In 1931 in France, Guilly d'Herbemont launched a national white stick movement for blind people. The "white cane" symbol is great for the direct visual recognition. However, transforming the real world object into the international graphic symbol of visual impairment has some issues.

Just as the cane itself, the symbol has to be long and work only with the certain color scheme. Going small, the symbol can be easily mistook as a sign for old people, for nordic walking, etc. The bottom part of the cane, used as the conceptual symbol, is less recognizable and reminds more of a microphone.

Fortunately, there are other symbols. But only the Braille alphabet is used as widely as white canes.
The main idea is to use Braille alphabet's dots as the visual language recognizable by both visually impaired and not visually impaired people. Of course, there is no expectation for people with clear vision to know the Braille alphabet, yet they should understand what the actual symbol stands for.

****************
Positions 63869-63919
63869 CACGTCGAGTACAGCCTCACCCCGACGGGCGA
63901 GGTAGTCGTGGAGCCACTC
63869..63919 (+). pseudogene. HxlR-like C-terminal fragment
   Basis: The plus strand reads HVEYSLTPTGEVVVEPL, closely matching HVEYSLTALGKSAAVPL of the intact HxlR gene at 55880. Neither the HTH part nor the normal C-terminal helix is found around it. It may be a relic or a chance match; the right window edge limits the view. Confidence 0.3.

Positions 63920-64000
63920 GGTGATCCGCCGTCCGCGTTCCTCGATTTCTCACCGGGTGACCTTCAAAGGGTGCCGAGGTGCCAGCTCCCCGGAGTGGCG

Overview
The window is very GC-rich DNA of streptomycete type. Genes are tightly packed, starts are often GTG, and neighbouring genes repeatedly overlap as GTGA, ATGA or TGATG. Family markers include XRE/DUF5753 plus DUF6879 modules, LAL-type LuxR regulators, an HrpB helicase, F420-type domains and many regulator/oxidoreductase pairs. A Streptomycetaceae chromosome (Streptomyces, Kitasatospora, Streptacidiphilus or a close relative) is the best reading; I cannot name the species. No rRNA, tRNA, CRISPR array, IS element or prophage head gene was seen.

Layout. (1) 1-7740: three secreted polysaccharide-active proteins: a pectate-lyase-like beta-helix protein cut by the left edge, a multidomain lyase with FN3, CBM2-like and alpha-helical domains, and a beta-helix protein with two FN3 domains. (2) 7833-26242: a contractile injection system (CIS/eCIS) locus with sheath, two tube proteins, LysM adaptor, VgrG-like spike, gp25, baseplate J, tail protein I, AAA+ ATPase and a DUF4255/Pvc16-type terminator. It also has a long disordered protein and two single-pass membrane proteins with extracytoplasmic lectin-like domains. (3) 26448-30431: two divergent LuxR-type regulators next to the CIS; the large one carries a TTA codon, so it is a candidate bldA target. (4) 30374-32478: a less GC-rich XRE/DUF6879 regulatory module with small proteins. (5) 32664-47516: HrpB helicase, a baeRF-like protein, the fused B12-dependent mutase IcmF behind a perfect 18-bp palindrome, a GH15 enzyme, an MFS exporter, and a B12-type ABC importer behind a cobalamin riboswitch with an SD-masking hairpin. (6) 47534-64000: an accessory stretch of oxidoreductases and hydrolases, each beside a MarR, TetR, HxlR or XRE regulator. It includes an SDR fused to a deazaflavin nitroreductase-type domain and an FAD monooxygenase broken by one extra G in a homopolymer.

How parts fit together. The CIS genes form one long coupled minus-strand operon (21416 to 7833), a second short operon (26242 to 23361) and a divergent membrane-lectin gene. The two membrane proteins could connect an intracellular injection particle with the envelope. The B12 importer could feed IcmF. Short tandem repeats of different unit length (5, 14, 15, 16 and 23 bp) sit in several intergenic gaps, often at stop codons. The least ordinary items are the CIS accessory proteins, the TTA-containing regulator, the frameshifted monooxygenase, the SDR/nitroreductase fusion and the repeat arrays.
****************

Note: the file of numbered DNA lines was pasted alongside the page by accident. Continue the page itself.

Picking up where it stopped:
While the actual embossed dots are to be used to communicate to visually impaired people, volume can be followed by color. In case there is no need to add the actual volume, the latter is to be simulated by colors and forms.
The actual design of the "simulated dot" also stands for "blind smiley face" and eyeglasses' lenses.
The logotype features "v" and "i". That's the situation where the actual Braille alphabet can be followed by color to create the conceptual image.
The modification of the main symbol can be used to create a navigation system. In this concept, the virtual label is to be recognized by Google Assistant to help visually impaired people to allocate visual impairment friendly places.
The outdoor signage can be engraved or printed with plastic based paint, although the outdoor signs are not to be used as a primary navigation system for visually impaired because of the need to find them first and to touch dirty surfaces. It's better to rely on personalized devices and human help.
The other two signs are to be used to help drivers and pedestrians to allocate visual impairment friendly intersections and zones.